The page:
Beyond the seven specific courses required for the major, the department offers many electives by which students can tailor their computer science education. Broadly speaking, computer science is often broken up into three major categories: theory, applications, and systems. Descriptions of each follow, including lists of classes that usually fall under each, as well as some commentary that might help you decide where to focus. As always, please refer to your advisor for more detailed, personal recommendations and advice (that's why they're called "advisors").

Please note that some courses may "fit" under multiple categories under different situations. For example, Programming Languages (313) could be considered either Theory or Applications; Cryptography (463) could be considered either Theory or Systems; and Compiler Design (433) could be considered either Theory, Applications, or Systems, depending on who is teaching the course in question.

Please also note that you are free to choose any electives from any category to fulfill the elective requirement. You need not focus on any one category!


Theoretical computer science asks questions like what is computable? and what are the limits of computation? Generally speaking, theoretical computer science features much more math than either applications or systems. If you enjoy asking (and answering) existential, philosophical questions about computer science, this is likely the category for you.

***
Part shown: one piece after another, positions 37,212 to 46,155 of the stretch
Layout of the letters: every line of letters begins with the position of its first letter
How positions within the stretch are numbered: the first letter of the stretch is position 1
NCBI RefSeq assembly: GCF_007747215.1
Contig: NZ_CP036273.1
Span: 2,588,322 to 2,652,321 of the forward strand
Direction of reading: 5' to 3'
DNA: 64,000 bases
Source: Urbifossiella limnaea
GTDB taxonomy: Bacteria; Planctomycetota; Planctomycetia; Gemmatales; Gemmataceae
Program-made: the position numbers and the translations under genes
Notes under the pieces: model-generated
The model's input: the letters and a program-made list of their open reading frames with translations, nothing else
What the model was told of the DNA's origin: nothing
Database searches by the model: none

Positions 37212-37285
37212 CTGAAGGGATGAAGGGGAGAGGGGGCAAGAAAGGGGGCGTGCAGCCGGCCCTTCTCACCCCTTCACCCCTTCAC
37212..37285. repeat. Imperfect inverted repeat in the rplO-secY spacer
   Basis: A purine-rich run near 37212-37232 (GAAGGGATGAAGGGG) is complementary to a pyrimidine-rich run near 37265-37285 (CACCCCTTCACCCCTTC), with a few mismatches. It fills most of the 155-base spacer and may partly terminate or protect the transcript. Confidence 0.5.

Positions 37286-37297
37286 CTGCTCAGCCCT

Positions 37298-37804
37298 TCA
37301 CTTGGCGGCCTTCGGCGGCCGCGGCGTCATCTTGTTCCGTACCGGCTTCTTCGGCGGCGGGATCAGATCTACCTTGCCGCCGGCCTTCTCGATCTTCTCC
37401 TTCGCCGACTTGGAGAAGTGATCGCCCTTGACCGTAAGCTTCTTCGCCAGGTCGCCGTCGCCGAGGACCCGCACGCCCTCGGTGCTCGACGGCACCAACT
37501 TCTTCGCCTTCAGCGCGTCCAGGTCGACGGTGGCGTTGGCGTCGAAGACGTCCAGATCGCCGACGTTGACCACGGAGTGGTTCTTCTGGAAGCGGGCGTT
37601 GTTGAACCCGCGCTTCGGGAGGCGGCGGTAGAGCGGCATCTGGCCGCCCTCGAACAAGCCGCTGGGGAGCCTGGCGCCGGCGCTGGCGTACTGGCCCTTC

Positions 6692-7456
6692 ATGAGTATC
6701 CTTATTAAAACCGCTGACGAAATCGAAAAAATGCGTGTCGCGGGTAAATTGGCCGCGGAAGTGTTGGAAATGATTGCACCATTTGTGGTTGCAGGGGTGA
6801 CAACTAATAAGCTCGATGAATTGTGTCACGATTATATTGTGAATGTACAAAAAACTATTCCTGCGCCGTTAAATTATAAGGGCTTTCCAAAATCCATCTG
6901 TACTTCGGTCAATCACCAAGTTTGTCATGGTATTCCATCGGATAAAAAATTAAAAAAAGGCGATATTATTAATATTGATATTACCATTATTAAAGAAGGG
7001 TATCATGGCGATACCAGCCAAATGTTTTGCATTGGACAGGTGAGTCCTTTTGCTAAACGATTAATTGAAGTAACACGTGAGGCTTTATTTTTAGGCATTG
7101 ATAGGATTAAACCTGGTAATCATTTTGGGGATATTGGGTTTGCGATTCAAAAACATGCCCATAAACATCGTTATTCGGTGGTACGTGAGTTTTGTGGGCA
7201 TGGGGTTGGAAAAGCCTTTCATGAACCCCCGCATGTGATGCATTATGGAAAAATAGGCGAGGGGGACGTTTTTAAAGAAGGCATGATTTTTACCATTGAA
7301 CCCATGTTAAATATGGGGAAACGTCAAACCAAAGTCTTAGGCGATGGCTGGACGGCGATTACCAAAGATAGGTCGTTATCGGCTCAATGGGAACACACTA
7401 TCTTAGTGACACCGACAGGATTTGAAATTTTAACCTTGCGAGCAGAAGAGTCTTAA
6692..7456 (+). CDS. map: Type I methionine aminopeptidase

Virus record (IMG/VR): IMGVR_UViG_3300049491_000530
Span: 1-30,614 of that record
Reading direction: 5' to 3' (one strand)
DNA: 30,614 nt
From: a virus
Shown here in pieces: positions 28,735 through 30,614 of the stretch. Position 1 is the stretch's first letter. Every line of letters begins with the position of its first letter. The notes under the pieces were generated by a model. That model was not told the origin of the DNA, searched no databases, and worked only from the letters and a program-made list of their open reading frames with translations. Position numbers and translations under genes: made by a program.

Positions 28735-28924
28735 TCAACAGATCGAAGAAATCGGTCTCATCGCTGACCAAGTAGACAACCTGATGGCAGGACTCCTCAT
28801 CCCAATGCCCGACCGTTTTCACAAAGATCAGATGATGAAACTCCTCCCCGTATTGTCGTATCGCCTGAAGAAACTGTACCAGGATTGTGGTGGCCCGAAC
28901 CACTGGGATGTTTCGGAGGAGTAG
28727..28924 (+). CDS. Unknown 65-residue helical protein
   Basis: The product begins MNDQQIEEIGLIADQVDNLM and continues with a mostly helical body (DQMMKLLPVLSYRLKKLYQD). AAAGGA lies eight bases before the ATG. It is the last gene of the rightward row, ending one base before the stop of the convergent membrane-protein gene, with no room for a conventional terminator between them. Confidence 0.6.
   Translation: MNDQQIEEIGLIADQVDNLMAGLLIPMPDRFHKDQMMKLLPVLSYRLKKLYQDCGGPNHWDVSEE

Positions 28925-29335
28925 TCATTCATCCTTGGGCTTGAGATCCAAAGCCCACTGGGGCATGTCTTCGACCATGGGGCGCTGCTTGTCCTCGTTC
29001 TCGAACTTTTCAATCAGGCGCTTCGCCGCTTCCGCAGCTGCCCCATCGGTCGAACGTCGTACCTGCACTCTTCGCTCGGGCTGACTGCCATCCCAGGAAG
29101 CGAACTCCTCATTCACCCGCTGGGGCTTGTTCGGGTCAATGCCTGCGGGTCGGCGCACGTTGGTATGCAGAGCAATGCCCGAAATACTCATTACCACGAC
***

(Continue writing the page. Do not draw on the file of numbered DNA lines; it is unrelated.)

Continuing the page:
If you particularly enjoy Theory of Computation (301) and Algorithms and Complexity (302), you should consider electives in this category.

Electives: Advanced Algorithms (441), Cryptography (463), Artificial Intelligence (311), Machine Learning (451).


If you are interested in writing programs that people can use, you should considering electives in this category. This may include writing web applications, mobile phone applications, games, and so on. By taking courses in this category, you will write a great deal of code, in the process of learning new programming languages, new development environments, and new application domains (eg, mobile, web, scientific computing).

If you particularly enjoy Data Structures (201) and just writing code, you should consider electives in this category.

Electives: Software Development (312), Computer Graphics (461), Computer Vision (453), Bioinformatics Algorithms (321), Programming Languages (313), Functional Programming (413), Information Visualization (465), Usable Mobile Interfaces (466), Biometrics (454).


Systems deals with how the computers we use on a daily basis actually work. From the hardware that deals with zeroes and ones, to the operating systems that allow a bunch of different programs to share that hardware, to the networks that allow zeroes and ones to represent reliable worldwide communication, you'll learn about those in systems courses. In many ways, systems are more complex than applications: generally, systems need to balance the needs of many possible applications (and even application domains) and often the benefits of systems are not as readily apparent as a brand new phone app. But the systems are what making writing that brand new phone app as quick, easy, and reliable as it is. (For those interested, this area is about as close to "engineering" as we get at Midd.)

If you particularly enjoy Computer Architecture (202) and learning about the deep, dark guts of systems, you should consider electives in this category.

Electives: Systems Programming (315), Operating Systems (4xx), Networks (431), Crash Course in System Security (1005), Compiler Design (433).


TODO: what? why? how? who?

Traveling Abroad

TODO: receiving major credit for courses taken abroad

TODO: approval process